If you don’t need to keep grades and want to reuse the quiz for each class, just click the three dots menu in the upper right, then select Delete all responses.

Screenshot 2020-03-23 at 12.55.28 PM

Zoom offers a built-in polling tool; however, you have to (re)create the poll in every call, whereas Google Forms are reusable and provide a richer summary, so that is my tool of choice for online quizzing.

Drawing / annotation

Math teachers, this section is for you! If you don’t have access to a tablet (or even if you do!), Desmos is a fantastic tool for graphing equations that will do all the drawing for you. With a tablet, you can easily share your own drawing or other handwriting with your students. All you need is a stylus and your favorite drawing app. You can host the call on your primary computer, then install the Zoom or Hangouts app on your tablet to join the call on your tablet also. Remember to mute the microphone on your tablet AND turn the tablet volume all the way down so you don’t get feedback between it and your main computer. Zoom and Hangouts both support Android devices and i-things. Draw in your favorite app and share the app window or your whole tablet screen using the Zoom or Hangouts app just like you do on your desktop.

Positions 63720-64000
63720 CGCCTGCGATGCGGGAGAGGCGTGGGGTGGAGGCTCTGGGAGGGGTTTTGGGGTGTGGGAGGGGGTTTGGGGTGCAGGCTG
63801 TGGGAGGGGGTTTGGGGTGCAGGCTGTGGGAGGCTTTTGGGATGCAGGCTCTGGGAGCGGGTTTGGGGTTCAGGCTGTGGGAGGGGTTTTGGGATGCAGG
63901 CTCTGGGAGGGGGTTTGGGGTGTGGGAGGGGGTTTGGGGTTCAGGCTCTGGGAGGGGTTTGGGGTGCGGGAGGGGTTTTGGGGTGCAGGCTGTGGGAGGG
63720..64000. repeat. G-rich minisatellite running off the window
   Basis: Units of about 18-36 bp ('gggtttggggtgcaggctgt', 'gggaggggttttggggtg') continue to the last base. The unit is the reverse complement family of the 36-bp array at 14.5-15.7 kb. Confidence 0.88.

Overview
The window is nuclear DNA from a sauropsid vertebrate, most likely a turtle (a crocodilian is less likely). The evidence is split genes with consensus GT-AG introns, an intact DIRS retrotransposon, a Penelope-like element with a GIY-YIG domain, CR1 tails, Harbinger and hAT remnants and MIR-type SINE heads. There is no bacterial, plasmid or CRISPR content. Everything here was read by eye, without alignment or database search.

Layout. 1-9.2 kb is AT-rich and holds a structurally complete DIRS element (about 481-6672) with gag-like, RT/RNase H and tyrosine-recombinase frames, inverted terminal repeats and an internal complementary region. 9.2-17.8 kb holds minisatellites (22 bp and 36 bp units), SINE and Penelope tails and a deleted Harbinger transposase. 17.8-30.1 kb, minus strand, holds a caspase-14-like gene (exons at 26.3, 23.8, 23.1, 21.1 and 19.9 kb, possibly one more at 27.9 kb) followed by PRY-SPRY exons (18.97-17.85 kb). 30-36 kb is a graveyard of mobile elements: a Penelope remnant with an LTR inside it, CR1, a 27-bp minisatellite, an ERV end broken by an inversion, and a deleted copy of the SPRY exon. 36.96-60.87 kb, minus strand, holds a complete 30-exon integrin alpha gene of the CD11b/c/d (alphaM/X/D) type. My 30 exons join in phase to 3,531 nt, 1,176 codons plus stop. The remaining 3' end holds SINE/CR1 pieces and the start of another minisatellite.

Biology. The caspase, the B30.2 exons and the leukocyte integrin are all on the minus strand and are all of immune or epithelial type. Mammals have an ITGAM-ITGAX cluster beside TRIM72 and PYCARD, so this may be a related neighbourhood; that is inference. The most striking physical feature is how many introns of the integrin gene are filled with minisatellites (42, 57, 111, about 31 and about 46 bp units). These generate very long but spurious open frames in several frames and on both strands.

For tablets, I’m a big fan of the ~ $300 Chromebook flip tablets like the ones I’ve written about previously. They run Android apps in addition to Chrome apps, so you have a wide choice of drawing tools like Google Drawings, Jamboard, Squid, and others. I’m told the default Notes app works great on iPads.